Tag Archives: Best of 2013

Best of 2013: Best Songs (Non-Worship Category)

Hello again!  My last post was all about albums (and I didn’t even mention how strong Foy Vance’s entire Joy of Nothing album was), but sometimes you just gotta love a song.  Here now is my list of the best songs of 2013–some catchy, some powerful, some emotional, some just fun.  I won’t offer much explanation, and if you want to know why the “non-worship” clarification, see my last entry.  In no particular order:

1. The Perfect Life–Moby; such a happy song, great to jog to.  With the help of Wayne Coyne of the Flaming Lips.

2. Give Yourself to Dance–Daft Punk.  They had a song that got a lot more radio play, and if you liked that but couldn’t admit it because of the questionable theme, this is the song you want to listen to–same singer, same vibe, more agreeable lyrics.  (The message: you should dance.  Give yourself to it.)

3. Open-Ended Life–The Avett Brothers.  Again, the harmonica.  Yes.

4. From This Valley–The Civil Wars.  The happiest song this unhappy duo ever wrote.  Sweet Jesus, carry me.

5. Ingenue–Atoms for Peace; all about mood; I love the percussion that sounds like someone’s off banging pipes in the basement.

6. Tie: Step & Diane Young–Vampire Weekend.  Tracks 3 & 4 from one of my albums of the year.

7. Sun–Sleeping At Last.  Do yourself a favour; go out in the sun, somewhere beautiful in nature.  Put on some good headphones.  Listen to this loud.  “We are the apple of God’s eye.”  Feel happy to be alive and loved.

8. Brenninstein–Sigur Ros.  The Icelandic boys show some muscle.

9. Can’t Complain–Relient K; This is from their 2013 release Collapsible Lung, a collection of pop songs you initially don’t want to like, until you find they won’t leave your brain.  A song about being content; I needed it this year.

10. You Put the Flame On It–Charles Bradley.  The Screaming Eagle of Soul relaxes for a song that gives off an old-school Smokey Robinson, 60s era Motown vibe.

11. Tie: I Shall Not Want/Good to Me–Audrey Assad.  Two deeply moving, almost essential songs, both featuring portions of Psalm 23.  The lyrics to the first are deeply honest and ultimately both are very hopeful.  Here, listen:

12. Tie: Janey/Guiding Light–Foy Vance.  I’ve written about him before, and could include a couple other songs from his latest album, but these two are both excellent.

13. Low Light Buddy of Mine–Iron & Wine–There’s new fruit hangin’ from the old fruit tree.  2013’s most overlooked album.

14. Retrograde–James Blake–this year’s Mercury Prize winner at his best, with ethereal music and handclaps, a nearly perfect 3:44.

15. Gonna Let My Soul Catch My Body–Over the Rhine.  Smooth.

16. Bleeding Out–The Lone Bellow.  Featuring my favourite lyrics of the year: All the buildings they lean and they smile down on us and they shout from their rooftops words we can’t trust, like “You’re dead, you are tired–you’re ruined, you’re dust.  You won’t ‘mount to nothin’, like tanks full of rust.”  But we scream back at them from below on the street.  All in unity we say “Our time’s been redeemed!”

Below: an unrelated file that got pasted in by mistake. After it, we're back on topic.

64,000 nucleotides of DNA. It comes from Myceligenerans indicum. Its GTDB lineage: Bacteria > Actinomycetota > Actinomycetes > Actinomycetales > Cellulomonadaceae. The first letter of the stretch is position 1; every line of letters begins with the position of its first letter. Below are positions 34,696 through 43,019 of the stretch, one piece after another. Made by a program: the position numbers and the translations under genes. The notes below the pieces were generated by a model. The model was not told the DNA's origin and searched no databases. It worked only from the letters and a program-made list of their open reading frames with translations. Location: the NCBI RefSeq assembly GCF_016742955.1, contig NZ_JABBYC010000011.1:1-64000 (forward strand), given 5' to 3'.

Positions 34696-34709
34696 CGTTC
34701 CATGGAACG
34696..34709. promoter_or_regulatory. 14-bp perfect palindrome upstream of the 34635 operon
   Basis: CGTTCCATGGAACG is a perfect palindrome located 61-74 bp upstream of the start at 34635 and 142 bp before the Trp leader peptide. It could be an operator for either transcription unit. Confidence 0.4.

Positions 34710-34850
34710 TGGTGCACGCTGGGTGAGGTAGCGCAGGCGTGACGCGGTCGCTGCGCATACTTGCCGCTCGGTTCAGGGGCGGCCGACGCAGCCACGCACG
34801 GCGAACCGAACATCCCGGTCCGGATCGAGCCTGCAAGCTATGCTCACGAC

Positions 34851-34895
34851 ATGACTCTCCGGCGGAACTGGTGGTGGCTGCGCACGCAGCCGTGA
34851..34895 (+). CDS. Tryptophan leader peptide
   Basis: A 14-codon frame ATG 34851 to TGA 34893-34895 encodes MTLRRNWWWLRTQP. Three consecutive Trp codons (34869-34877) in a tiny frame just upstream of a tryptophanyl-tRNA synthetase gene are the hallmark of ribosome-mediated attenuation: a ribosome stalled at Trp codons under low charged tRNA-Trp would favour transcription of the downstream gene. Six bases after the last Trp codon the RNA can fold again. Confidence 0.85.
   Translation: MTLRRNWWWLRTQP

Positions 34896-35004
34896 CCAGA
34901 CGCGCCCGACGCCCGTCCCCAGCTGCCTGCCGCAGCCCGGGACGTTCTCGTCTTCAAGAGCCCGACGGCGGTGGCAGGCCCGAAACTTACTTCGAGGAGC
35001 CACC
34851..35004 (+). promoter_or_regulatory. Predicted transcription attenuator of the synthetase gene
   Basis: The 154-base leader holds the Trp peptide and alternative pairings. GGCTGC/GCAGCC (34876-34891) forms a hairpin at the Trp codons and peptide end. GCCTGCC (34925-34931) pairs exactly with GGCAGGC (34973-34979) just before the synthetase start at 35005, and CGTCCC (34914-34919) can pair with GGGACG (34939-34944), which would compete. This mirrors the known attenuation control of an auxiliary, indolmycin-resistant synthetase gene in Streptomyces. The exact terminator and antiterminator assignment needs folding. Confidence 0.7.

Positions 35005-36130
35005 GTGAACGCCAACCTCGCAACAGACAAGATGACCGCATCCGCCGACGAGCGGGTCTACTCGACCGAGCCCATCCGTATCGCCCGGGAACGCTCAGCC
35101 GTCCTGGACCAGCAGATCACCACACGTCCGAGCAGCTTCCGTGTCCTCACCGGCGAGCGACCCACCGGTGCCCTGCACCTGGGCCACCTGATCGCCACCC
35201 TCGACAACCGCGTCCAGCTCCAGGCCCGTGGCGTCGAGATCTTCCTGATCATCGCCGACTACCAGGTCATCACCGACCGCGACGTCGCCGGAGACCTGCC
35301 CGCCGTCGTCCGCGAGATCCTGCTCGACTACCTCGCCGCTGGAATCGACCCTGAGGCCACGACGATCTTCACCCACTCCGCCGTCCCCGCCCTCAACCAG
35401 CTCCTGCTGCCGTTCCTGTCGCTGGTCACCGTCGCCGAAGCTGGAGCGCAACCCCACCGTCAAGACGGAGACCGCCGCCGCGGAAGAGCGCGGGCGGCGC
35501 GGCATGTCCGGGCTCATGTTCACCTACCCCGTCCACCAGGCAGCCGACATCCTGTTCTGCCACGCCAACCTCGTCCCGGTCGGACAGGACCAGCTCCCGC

17. Electric Lady–Janelle Monae.  Funky pop perfection, showing off nearly everything Ms. Monae does best.

18. Loneliness & Alcohol–Jars of Clay.  Jars show they’re still vital with this song about the way many people in the West bury their true selves under things that don’t matter, all just to protect themselves.  We’ve all been here, even if alcohol wasn’t the thing that we used.

19. Spotlight–Leagues.  Um, maybe the catchiest song on this list.  Great debut album.  “Romantic live is the least of these/It comes and goes, come and goes so easily.”  Go on, listen:

And there you go.  Hope you can discover some new songs here to brighten up your life and point your compass the right way.  What were your top songs of 2013?


Best of 2013: Albums of the Year–Non-Worship Category

Alright, time for my favourite albums of the year.  Some guidelines:

1. Again, I listen to what I listen to and I haven’t heard a lot of other stuff.  There are albums on everyone’s Top 10 this year that I’ve never heard.  So these are my favourites from my own listening.

2. I’m excluding worship music because I feel like it has become its own category.  So this list of albums includes both music by Christians and music by people who don’t believe, but music specifically designed for personal or corporate worship will get its own category.

3. The concept of album is an important one to me.  I heard a lot of great songs this year from bands who weren’t even considered for this list, because to me, an album is a cohesive statement, a single unified work of art.  There are lots of records with a small handful of fantastic songs and some filler, records that feel like collections of singles.  Those, to me, aren’t really albums.  In the age of mp3 and instant download this is somewhat of a lost art, and bands are trying new ways to release their music to the masses (see, for example, Sleeping At Last’s Atlas and Yearbook projects).  But everything on this list feels like a full album to me.

We’ll do a few by category, leading up to the actual Album of the Year category.  So without further ado: